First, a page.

We are about to take a seat at Sushi Shintaro’s counter, for an omakase (chef’s selection) of the day’s best fish. In his navy blue yutaka chef’s jacket behind the counter, 70-year-old Shintaro-san shows the practised hand of a long-time master.

This is sheer sushi magic: one-bite morsel after one-bite morsel, each seasoned with a flick of wasabi between the fish and the moulded rice. No need to add anything.

The anago is fabulous: clean, white meat, just seared, brought to life with a squeeze of sudachi (sour citrus) and with the gentle iodine of the sea.

We move on to sea bream, cuttlefish with a sheet of nori, soft, steamed octopus, a hard-shell clam in sea-sweet broth, prawn, two cuts of tuna—including the rich o-toro (belly)—razor clam, crisp nori rolls with tuna and red clam. And finally, small crunchy cucumbers, first rolled in salt, washed, drained, cut and served with dabs of miso.

This truly is Tokyo at its best.


Some of Shintaro’s wonderfully fresh sushi offerings. Photo: Joanna Savill

5. Mugaritz, San Sebastian 

The embarrassment is acute … have we just used the men’s loo at the world’s third-best restaurant?

The waiter directed us, but his English is not so good. When we get there, a man emerges. The doors are labelled XY and XX. But who can remember whose chromosomes are which? We can’t and, it turns out, neither can the bloke who’s just used the ladies.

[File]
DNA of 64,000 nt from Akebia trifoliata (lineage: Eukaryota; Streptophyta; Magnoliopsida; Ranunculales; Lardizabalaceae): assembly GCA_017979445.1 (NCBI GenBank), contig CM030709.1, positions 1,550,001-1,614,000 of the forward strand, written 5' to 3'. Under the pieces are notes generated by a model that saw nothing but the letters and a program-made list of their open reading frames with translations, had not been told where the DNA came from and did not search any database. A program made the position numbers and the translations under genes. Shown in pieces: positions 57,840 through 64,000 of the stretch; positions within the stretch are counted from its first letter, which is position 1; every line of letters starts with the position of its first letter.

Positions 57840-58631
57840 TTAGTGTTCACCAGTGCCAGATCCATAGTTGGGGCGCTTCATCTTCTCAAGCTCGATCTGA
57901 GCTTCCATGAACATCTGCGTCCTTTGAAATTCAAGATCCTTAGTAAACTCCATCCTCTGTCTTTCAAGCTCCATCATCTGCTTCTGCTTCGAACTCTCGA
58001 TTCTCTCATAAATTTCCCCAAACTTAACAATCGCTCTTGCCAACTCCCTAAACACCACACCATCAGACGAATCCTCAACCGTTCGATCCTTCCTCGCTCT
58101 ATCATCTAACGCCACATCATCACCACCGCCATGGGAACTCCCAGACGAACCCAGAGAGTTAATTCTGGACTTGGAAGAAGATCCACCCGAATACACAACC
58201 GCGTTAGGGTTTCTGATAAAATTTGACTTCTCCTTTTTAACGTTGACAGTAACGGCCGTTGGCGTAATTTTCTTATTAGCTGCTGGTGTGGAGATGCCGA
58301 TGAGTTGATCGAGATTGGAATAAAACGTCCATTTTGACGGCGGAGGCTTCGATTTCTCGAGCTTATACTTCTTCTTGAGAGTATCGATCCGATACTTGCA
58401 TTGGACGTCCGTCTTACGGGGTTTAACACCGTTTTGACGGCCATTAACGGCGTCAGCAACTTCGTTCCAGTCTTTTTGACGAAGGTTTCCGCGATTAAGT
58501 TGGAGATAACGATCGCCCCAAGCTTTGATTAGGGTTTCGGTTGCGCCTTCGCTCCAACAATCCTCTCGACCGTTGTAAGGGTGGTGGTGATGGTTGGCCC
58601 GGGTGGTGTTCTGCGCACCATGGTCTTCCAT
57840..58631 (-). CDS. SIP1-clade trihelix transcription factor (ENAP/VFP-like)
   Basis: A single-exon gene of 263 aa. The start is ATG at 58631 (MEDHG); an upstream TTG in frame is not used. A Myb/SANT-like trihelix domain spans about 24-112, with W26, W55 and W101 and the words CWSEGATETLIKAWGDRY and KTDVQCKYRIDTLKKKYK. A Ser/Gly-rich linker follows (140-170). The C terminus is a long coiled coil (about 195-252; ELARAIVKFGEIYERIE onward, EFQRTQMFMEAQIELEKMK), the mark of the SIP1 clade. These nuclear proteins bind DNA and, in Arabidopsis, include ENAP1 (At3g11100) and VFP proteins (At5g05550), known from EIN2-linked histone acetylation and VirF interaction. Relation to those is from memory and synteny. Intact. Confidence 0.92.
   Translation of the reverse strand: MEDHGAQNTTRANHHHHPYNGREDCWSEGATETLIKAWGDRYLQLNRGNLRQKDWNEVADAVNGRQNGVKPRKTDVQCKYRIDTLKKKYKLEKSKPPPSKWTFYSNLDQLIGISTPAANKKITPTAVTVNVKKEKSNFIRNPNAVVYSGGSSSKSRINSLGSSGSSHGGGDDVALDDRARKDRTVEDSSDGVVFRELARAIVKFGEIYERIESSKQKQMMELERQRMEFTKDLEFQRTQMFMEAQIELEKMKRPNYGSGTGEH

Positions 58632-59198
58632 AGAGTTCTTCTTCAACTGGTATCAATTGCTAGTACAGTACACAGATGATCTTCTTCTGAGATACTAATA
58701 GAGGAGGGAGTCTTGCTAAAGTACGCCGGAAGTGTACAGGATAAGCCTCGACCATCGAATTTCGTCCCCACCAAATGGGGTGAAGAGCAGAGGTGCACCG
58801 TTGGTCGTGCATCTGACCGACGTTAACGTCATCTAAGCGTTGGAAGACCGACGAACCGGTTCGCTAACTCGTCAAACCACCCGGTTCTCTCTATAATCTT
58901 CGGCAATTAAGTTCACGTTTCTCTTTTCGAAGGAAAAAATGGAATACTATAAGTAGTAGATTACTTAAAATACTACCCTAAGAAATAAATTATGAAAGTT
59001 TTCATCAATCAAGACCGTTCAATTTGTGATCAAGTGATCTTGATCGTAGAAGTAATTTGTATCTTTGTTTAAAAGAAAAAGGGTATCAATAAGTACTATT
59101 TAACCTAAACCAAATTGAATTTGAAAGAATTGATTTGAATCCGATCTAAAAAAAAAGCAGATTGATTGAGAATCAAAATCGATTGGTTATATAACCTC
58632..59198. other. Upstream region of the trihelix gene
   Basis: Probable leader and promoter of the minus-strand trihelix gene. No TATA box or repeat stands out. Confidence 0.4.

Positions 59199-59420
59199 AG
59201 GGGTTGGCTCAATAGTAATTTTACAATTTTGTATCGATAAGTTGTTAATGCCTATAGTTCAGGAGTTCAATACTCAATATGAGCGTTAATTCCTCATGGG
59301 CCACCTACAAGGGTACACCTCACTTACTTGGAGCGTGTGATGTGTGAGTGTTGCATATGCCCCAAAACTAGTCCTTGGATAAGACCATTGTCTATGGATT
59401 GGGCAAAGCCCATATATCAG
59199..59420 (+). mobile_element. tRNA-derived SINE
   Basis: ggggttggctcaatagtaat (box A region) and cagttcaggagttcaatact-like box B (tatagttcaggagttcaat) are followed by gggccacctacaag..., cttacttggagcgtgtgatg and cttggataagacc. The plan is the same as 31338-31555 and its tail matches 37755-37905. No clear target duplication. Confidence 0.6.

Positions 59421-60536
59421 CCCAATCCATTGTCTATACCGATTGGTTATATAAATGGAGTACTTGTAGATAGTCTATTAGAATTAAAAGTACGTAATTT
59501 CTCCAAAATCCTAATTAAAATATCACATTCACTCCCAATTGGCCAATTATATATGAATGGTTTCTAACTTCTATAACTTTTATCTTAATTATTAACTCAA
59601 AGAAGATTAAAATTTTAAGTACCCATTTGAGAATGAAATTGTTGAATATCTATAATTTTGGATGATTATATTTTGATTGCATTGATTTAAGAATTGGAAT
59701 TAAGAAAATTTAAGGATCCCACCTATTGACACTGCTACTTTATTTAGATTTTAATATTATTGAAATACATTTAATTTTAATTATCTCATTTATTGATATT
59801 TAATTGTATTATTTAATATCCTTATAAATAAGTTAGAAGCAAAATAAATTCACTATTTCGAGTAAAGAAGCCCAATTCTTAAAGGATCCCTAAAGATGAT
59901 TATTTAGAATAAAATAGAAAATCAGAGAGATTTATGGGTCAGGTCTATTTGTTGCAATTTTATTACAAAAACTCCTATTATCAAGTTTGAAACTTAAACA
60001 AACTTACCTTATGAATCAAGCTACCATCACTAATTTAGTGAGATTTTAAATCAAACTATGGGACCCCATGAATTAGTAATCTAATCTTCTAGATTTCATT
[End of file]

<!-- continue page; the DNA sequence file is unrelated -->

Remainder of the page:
That’s not the only confusing thing about Mugaritz. In the kitchen, where every guest is welcomed, a macaron awaits. After biting into it, we’re told the meringue is made from blood. And the creamy centre? Liver. This is going to be an interesting night.


The Mugaritz dining room is a blank canvas so the food can take centre stage. Photo: Jose Luis Lopez de Zubiria

Chef Andoni Luis Aduriz wants his restaurant to appeal to the head, heart and taste buds. The Mugaritz blog promises ‘dishes that make sound, appetisers that disappear in your mouth, and the most delicious cream ever made’.

Staff have studied with actors and psychologists to collaborate in a culinary show that has us playing games for prizes like caviar, and fanning smoke from smouldering bark.


Fishbones with nuances of lemon, garlic and cayenne pepper at Mugaritz. Photo: Jose Luis Lopez de Zubiria

Up to 30 courses can be served, and we start with what look like smooth river pebbles but are actually ash-covered potatoes. Bite-sized crunchy ‘fishbones’ are flavoured with lemon, garlic and cayenne.

80dinnerscoverartThe whole dining room pauses as a mortar and pestle is simultaneously delivered to every diner, and we pound toasted seeds and spices. It’s a bonding exercise.

Next, two fish courses, then guinea fowl, then veal. It feels like we’re on a roller coaster, excitement rising with each new dish.

At the next table, a tall American dines alone, photographing every dish. He tells us he lunched here yesterday, and immediately booked to come back. He marvels that not a single dish of 27 courses is a repeat.

This is an edited extract from Around the World in 80 Dinners by Janne Apelgren and Joanna Savill (MUP, RRP $45, eBook $22.99), available now at or at most good bookstores.